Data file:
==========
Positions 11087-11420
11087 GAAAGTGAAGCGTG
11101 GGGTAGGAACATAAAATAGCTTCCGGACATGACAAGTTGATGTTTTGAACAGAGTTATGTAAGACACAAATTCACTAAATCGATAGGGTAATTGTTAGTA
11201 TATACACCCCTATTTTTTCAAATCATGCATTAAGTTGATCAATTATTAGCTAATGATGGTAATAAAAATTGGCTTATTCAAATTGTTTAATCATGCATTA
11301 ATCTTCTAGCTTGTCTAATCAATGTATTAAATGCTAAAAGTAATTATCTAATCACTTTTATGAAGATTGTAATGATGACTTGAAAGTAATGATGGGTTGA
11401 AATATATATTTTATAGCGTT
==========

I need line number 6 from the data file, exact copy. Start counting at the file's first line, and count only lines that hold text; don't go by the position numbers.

11401 AATATATATTTTATAGCGTT